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### Differing Definitions of arcsec(x) Lead to Confusion over Signs

```Date: 12/03/2005 at 21:36:52
From: Richard
Subject: sec(arcsec x)

Why does sec(arcsec x) equal |x|?  Similarly, why does csc(arccsc x)
equal |x|?  I was trying to prove the derivatives of arcsec and
I'm trying to figure out what went wrong.  Do you have any idea?

Here is my work:

d/dx (arcsec x)
If y = arcsec x, then arcsec y = x

= 1/((sec(arcsec x))tan(arcsec x))
= 1/(x * tan y)                     sec(arcsec x)= x... right?
= 1/(x * sqrt(sec^2 y - 1))         1 + tan^2 y = sec^2 y
= 1/(x * sqrt (x^2 - 1)

Since there is |x| instead of x in the correct anwswer, I assume that
sec(arcsec x)= |x|.  But why?

```

```
Date: 12/03/2005 at 22:57:51
From: Doctor Peterson
Subject: Re: sec(arcsec x)

Hi, Richard.

Certainly it is not true that sec(arcsec(x)) = |x|; take a specific
negative value of x and verify that the result is negative.  It's true
that there is an absolute value in the derivative, but it comes from a
different step than taking sec(arcsec(x)).

Let me edit what you wrote to show what I think you meant, correcting
a typo and a derivative you didn't write:

d/dx (arcsec x):
If y = arcsec x, then sec y = x

dy/dx = 1/(dx/dy)
= 1/((sec(arcsec x))tan(arcsec x))
= 1/(x * tan y)                     sec(arcsec x)= x... right?
= 1/(x * sqrt(sec^2 y - 1))         1 + tan^2 y = sec^2 y
= 1/(x * sqrt (x^2 -1)

The problem is not in sec(arcsec x), but in tan(arcsec x)!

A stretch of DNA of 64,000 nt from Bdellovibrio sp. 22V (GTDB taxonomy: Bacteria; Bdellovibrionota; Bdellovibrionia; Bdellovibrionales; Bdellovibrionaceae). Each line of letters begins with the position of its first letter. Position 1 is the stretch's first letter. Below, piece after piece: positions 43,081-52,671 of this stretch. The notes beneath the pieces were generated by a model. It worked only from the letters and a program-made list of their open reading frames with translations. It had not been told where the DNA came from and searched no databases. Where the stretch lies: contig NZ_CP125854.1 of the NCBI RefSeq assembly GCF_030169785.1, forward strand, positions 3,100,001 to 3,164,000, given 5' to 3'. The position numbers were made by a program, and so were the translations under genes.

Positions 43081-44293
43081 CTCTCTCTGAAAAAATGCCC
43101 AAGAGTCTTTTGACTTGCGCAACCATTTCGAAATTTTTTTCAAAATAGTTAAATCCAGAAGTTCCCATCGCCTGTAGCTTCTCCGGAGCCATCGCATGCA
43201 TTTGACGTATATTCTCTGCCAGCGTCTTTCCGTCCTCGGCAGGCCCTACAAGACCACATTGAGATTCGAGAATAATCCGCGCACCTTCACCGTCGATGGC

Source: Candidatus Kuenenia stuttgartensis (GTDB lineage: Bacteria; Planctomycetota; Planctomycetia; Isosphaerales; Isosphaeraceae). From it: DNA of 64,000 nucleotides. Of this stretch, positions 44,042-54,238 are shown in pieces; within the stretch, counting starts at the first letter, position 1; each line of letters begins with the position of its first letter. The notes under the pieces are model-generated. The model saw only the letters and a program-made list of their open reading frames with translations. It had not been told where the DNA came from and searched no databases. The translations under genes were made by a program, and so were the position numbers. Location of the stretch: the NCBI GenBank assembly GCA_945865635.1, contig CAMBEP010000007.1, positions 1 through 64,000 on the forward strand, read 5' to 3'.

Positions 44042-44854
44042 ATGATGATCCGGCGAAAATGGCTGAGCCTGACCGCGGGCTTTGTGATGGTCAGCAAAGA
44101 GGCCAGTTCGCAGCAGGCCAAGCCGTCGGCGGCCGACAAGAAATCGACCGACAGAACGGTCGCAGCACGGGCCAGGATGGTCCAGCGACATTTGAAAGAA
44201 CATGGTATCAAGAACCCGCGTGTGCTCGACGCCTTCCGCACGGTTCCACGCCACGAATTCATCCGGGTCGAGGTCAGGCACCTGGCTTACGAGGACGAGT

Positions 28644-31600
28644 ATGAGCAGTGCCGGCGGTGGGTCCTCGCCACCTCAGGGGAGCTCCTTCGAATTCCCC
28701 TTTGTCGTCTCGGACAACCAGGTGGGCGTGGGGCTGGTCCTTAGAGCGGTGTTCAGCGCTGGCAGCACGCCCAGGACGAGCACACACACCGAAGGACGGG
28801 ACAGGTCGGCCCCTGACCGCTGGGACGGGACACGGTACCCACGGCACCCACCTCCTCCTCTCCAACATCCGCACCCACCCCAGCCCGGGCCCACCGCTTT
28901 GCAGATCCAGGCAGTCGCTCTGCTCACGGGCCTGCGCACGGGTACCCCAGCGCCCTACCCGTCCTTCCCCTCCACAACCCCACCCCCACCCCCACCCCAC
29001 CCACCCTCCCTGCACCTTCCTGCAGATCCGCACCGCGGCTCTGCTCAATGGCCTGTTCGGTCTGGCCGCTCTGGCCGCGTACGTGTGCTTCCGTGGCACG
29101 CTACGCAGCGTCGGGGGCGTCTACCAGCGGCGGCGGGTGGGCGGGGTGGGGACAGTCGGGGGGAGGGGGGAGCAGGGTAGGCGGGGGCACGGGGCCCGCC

While it's true that sec(arcsec x) = x for all x in the domain, the
sign of tan(y) has to be considered.  Assuming your arcsec is defined
to have a range of [0, pi], excluding pi/2, its tangent is positive in
[0, pi/2) and negative in (pi/2, pi].  You used sqrt(sec^2 y - 1),
which is always positive!  Remember that there are two square roots,
and you have to choose the appropriate one.  You want to take the
positive root when x = sec y happens to be positive, and the negative
root when x is negative, so we can write the last two lines this way,
using the "sgn" function that gives the sign of a number (+1 or -1):

= 1/(x * sgn(x) * sqrt(sec^2 y - 1))
= 1/(|x| * sqrt (x^2 -1)

Here, x times its own sign gives it absolute value (always positive).

Does that help?  These sign issues can be very tricky, and I can see
why this one mystified you.  The moral of the story: when you take a
square root, ALWAYS check which sign to use under which conditions.

- Doctor Peterson, The Math Forum
http://mathforum.org/dr.math/

```

```
Date: 12/05/2005 at 15:55:08
From: Richard
Subject: sec(arcsec x)

Hello!  Ok, I almost understand it now.  But I don't get what the
"sgn" means and why you have to multiply that by x.  Also, this whole
arcsec function has me confused.  I just realized I have never even
seen the graph of it...

```

```
Date: 12/05/2005 at 17:36:51
From: Doctor Peterson
Subject: Re: sec(arcsec x)

Hi, Richard.

I briefly defined the sgn function; here is a fuller version:

sgn(x) = 1  if x>0
0  if x=0
-1  if x<0

So

x sgn(x) = x  if x>0
0  if x=0
-x  if x<0

which is the same as |x|.

So what I did was to use sgn to introduce the correct sign for each
value of x, and then merging the sgn(x) with x to get |x|.

I was just looking at an article about the unpopularity of the arcsec
function in calculus courses, which is partly tied to the fact that
texts differ on its exact definition--specifically what range to use
when x < 0 (College Mathematics Journal, Nov 2005).  It is pointed out
that if you take pi <= arcsec(x) < 3pi/2 for x <= -1, then the
derivative is 1/[x sqrt(x^2 - 1)], but if you define it (as I do) to
have pi/2 <= arcsec(x) <= pi for x < -1, then the derivative has the
absolute value.

If your text asked for the derivative of arcsec(x), I hope it has
also shown you its graph somewhere, or at least defined it as they
are using it!  Here is some information on it:

Inverse Secant
http://mathworld.wolfram.com/InverseSecant.html

- Doctor Peterson, The Math Forum
http://mathforum.org/dr.math/
```
Associated Topics:
College Trigonometry
High School Trigonometry

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